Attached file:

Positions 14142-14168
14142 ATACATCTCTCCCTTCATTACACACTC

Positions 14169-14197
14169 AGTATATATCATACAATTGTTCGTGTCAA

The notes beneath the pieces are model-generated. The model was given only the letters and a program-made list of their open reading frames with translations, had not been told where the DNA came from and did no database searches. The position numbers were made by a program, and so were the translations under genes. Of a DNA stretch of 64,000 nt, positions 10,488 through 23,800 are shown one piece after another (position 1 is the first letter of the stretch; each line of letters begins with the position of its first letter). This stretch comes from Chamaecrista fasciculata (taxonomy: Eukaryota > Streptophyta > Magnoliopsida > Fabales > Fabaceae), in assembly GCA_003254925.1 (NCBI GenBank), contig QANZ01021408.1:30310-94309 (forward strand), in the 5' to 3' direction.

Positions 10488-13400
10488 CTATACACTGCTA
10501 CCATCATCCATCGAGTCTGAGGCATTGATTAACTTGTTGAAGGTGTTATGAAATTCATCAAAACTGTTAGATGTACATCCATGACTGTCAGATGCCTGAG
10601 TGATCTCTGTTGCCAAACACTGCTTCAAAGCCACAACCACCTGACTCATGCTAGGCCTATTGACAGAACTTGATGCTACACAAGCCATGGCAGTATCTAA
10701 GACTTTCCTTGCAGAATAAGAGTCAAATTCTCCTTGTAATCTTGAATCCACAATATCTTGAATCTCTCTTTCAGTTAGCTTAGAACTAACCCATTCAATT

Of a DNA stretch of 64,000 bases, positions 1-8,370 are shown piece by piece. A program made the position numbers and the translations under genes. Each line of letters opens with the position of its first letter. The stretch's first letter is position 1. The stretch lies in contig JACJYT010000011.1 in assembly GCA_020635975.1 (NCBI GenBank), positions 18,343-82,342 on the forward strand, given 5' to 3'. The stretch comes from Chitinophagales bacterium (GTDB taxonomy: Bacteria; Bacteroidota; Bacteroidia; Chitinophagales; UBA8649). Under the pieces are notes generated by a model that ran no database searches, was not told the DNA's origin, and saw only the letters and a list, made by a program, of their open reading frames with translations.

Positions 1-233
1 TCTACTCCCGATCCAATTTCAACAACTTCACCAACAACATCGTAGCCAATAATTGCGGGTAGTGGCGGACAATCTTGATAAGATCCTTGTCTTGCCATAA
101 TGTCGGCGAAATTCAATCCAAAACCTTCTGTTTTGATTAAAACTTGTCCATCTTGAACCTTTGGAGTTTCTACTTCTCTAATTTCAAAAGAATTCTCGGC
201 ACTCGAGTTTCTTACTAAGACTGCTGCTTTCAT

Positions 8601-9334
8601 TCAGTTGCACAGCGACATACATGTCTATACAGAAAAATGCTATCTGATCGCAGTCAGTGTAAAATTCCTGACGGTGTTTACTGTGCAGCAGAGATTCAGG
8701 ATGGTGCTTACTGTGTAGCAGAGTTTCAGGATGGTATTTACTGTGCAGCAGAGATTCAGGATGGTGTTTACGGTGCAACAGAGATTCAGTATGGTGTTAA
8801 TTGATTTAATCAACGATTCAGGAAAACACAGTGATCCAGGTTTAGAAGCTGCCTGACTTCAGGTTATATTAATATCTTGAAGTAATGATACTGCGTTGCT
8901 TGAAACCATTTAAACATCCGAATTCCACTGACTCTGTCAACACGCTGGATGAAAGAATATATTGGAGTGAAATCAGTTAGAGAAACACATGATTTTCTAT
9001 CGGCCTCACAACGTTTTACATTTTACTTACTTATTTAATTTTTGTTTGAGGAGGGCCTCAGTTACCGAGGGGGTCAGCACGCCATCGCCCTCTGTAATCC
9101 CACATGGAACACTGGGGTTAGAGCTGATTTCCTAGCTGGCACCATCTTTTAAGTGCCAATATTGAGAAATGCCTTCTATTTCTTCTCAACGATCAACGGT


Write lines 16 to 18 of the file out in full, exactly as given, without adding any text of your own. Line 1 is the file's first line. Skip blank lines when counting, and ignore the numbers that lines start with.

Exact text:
Positions 8601-9334
8601 TCAGTTGCACAGCGACATACATGTCTATACAGAAAAATGCTATCTGATCGCAGTCAGTGTAAAATTCCTGACGGTGTTTACTGTGCAGCAGAGATTCAGG
8701 ATGGTGCTTACTGTGTAGCAGAGTTTCAGGATGGTATTTACTGTGCAGCAGAGATTCAGGATGGTGTTTACGGTGCAACAGAGATTCAGTATGGTGTTAA